Just like we want our students to do, we need to start looking at the connections each of these initiatives have and how they fit together. When we treat everything as it’s own entity, it IS overwhelming. Stop, take a breath, and find the connection between all of the initiatives and in turn it will give you reason and purpose for following them.  When we understand the purpose for why we do things, it makes it so much easier. So, whenever I am faced with a new initiative, I always ask myself, “How does this fit in with the whole RtI framework?”  Every single time, I am able to place the initiative into one of the framework categories:High Quality Instruction, Collaboration, or Balanced Assessment and then the initiative starts to make so much more sense and has a purpose.

As a literacy coach, we need to remember to make these connections for teachers when we are introducing a new skill, strategy, or way of teaching.  When we have purpose for what we do, it makes it all worthwhile.  

Friday, November 21, 2014

Welcome (back) to The Literacy Booth

Today's post is brought to you by Barb Novak.

Welcome (back) to The Literacy Booth: A Place for Wisconsin Coaches.

I am so very glad you're here.

We literacy coaches? We're a unique bunch. We're teachers, but we are also mentors. We are coaches, but we we may also be interventionists. We are readers of research. Wait. We are - more than likely - readers of just about anything you put in front of us. We cultivate relationships. We are passionate about literacy. We advocate for teachers; we advocate for students. We are masters at facilitating meetings and designing professional learning opportunities. We are leaders. We are listeners. We are learners. And, those are just the things that we are in our professional lives. . .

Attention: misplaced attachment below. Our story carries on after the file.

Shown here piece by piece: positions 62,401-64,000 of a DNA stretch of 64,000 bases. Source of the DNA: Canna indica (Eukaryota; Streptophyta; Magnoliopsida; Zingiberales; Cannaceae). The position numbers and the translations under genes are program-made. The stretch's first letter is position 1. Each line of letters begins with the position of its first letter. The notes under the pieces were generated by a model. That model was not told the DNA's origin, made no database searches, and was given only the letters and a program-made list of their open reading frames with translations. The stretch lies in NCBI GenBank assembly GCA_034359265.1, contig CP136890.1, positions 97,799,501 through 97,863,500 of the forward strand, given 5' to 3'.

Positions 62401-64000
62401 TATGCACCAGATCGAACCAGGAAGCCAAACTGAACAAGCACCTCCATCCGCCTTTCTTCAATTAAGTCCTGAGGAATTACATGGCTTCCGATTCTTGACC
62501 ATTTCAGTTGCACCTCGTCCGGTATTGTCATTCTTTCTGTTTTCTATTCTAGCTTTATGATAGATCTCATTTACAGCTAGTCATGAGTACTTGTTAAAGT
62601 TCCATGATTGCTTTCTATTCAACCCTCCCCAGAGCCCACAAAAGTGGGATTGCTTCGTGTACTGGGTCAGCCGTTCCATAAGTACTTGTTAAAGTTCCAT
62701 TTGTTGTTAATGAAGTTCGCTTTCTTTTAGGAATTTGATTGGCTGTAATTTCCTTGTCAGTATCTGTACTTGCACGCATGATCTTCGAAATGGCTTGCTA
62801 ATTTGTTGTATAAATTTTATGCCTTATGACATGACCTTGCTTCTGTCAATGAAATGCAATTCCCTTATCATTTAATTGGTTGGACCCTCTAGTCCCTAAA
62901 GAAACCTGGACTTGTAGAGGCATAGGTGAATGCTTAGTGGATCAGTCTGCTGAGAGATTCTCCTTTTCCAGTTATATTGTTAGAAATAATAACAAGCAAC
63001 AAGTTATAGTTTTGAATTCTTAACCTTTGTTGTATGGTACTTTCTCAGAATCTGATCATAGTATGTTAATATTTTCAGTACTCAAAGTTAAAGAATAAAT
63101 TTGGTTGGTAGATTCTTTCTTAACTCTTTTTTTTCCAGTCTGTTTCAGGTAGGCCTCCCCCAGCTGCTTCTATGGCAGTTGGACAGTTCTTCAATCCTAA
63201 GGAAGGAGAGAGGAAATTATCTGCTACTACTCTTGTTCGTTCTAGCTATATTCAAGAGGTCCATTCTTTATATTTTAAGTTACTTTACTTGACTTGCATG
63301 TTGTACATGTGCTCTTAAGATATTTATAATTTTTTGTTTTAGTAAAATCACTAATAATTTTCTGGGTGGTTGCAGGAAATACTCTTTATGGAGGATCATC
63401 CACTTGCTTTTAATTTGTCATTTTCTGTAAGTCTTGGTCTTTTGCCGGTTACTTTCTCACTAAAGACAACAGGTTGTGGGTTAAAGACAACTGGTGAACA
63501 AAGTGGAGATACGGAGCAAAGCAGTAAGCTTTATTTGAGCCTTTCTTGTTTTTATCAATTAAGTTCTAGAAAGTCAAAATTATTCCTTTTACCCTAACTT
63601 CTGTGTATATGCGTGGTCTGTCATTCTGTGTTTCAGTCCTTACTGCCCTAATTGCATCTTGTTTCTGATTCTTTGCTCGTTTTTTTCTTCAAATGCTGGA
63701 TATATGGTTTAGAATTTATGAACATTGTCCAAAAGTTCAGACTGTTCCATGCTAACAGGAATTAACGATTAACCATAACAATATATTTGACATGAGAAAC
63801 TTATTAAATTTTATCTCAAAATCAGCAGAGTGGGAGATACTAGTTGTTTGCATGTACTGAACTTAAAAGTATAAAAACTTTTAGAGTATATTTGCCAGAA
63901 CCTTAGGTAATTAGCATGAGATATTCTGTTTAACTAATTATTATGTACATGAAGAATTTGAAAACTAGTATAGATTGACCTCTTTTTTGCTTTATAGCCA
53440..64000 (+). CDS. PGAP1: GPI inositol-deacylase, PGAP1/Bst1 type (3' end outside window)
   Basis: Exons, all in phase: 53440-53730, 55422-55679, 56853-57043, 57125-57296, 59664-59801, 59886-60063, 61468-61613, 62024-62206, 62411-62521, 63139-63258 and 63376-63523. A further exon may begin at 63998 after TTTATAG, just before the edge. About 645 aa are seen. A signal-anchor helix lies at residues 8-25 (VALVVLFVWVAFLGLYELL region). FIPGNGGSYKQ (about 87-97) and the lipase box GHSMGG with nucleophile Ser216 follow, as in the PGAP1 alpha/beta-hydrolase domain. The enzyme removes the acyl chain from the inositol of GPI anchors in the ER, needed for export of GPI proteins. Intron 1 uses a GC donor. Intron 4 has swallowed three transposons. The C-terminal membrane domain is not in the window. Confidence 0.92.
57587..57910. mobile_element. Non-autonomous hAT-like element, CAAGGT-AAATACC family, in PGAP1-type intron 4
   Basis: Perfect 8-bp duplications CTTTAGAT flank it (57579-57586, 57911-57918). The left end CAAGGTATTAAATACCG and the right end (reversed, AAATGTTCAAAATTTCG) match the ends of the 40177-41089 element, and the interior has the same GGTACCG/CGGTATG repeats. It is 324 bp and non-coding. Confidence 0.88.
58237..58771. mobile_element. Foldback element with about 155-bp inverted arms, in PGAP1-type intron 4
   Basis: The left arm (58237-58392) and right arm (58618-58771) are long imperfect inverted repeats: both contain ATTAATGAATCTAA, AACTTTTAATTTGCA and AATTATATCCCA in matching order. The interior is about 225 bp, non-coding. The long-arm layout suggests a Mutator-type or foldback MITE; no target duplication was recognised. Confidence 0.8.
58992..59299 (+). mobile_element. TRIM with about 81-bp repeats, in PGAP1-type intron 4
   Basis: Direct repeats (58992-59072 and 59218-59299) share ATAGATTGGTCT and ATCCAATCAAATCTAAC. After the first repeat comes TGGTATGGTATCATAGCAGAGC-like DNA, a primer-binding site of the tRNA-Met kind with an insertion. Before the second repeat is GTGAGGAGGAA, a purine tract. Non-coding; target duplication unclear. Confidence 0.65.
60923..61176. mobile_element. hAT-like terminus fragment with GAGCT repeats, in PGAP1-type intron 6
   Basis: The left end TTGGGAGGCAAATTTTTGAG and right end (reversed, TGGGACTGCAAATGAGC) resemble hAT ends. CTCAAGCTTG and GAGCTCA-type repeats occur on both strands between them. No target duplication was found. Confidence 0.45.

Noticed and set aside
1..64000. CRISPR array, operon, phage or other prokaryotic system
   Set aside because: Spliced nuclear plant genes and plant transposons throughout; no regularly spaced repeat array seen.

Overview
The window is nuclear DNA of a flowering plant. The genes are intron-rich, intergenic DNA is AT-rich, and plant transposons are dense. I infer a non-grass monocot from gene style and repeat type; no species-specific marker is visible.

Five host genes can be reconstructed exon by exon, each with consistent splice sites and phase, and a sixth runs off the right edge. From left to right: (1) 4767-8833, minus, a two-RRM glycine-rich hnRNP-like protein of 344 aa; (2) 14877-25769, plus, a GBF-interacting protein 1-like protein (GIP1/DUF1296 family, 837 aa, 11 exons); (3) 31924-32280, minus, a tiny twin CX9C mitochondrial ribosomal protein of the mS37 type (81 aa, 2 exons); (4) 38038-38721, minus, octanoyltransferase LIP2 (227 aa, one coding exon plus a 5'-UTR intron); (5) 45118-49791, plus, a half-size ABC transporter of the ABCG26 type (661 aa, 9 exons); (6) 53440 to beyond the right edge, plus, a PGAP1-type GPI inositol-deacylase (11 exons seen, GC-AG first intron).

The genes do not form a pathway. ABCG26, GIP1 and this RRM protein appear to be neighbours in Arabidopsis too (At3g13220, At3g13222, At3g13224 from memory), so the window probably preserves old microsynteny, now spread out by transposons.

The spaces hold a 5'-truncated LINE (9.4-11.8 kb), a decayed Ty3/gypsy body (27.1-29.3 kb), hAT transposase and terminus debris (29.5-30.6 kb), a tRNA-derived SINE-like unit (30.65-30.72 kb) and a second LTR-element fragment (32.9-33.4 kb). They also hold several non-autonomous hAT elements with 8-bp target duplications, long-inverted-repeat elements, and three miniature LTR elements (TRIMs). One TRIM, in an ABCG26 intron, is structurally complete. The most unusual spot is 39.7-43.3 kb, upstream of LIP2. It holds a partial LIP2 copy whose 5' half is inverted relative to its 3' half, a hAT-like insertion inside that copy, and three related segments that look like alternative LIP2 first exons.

We cannot do this important work alone. We need a place to call our own, and that's just what The Literacy Booth strives to be - a place for literacy coaches.

Specifically, The Literacy Booth is an online professional learning community especially for literacy coaches.

The Literacy Booth will be filled with reflections, practical tips, and conversations built upon the work of eight Wisconsin literacy coaches (along with the occasional special guest) and coordinated by yours truly. 

Here's how it works (generally):
  • There will be a new post several times a week. There are no rules or specific topics; each coach writes about something that is on her mind.
  • Each post will be open to readers' comments. The conversation that happens in your comments will make this a true professional learning community. Please, please, please comment! Comment to share links to resources. Comment to ask questions. Comment to continue the conversation.
Please use the comments on this post to introduce yourself. Who are you? What's your job? What are you learning right now? What do you still want to know more about?

Bio: Jaimie Howe

Jaimie Howe is in her fourth year as a Literacy Coach at Roosevelt Elementary School in the Eau Claire Area School District. She has taught four-year old kindergarten, kindergarten, and first grade; all of which have been in Eau Claire at Roosevelt Elementary. She also teaches a graduate course at St. Mary's University of Minnesota focused on elementary reading instruction. She received her bachelor's degree from UW-Stout in Menomonie, WI and her Master's Degree in Literacy Education from Saint Mary's University of Minnesota. She lives in Menomonie, WI with her husband and two young boys. When Jaimie is not taking on new opportunities, she enjoys running, scrapbooking, watching her husband's many softball tournaments, and reading to her two boys.

Bio: Bobbi Campbell

Bobbi Campbell is a Literacy Activist for the Madison Metropolitan School District. Bobbi has a passion for working collaboratively to promote and support equitable access  to high quality instruction for all of our children.